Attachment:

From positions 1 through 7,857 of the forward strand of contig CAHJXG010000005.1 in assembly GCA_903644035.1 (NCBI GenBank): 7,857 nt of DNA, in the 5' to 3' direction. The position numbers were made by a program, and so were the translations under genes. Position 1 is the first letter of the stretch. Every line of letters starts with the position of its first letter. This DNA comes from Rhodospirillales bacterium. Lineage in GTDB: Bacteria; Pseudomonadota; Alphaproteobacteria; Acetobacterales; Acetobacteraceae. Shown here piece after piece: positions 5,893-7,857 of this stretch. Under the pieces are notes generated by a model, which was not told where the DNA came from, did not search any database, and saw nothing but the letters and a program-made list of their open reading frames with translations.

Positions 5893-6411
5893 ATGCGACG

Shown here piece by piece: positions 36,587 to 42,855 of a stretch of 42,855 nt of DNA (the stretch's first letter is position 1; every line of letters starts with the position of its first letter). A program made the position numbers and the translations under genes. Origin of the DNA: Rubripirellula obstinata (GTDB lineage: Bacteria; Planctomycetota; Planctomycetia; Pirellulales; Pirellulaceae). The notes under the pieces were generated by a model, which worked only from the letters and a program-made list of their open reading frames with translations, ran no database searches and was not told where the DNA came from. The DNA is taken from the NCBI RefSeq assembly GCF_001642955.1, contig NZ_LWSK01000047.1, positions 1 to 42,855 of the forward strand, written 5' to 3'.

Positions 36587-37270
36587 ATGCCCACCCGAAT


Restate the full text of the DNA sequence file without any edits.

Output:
From positions 1 through 7,857 of the forward strand of contig CAHJXG010000005.1 in assembly GCA_903644035.1 (NCBI GenBank): 7,857 nt of DNA, in the 5' to 3' direction. The position numbers were made by a program, and so were the translations under genes. Position 1 is the first letter of the stretch. Every line of letters starts with the position of its first letter. This DNA comes from Rhodospirillales bacterium. Lineage in GTDB: Bacteria; Pseudomonadota; Alphaproteobacteria; Acetobacterales; Acetobacteraceae. Shown here piece after piece: positions 5,893-7,857 of this stretch. Under the pieces are notes generated by a model, which was not told where the DNA came from, did not search any database, and saw nothing but the letters and a program-made list of their open reading frames with translations.

Positions 5893-6411
5893 ATGCGACG

Shown here piece by piece: positions 36,587 to 42,855 of a stretch of 42,855 nt of DNA (the stretch's first letter is position 1; every line of letters starts with the position of its first letter). A program made the position numbers and the translations under genes. Origin of the DNA: Rubripirellula obstinata (GTDB lineage: Bacteria; Planctomycetota; Planctomycetia; Pirellulales; Pirellulaceae). The notes under the pieces were generated by a model, which worked only from the letters and a program-made list of their open reading frames with translations, ran no database searches and was not told where the DNA came from. The DNA is taken from the NCBI RefSeq assembly GCF_001642955.1, contig NZ_LWSK01000047.1, positions 1 to 42,855 of the forward strand, written 5' to 3'.

Positions 36587-37270
36587 ATGCCCACCCGAAT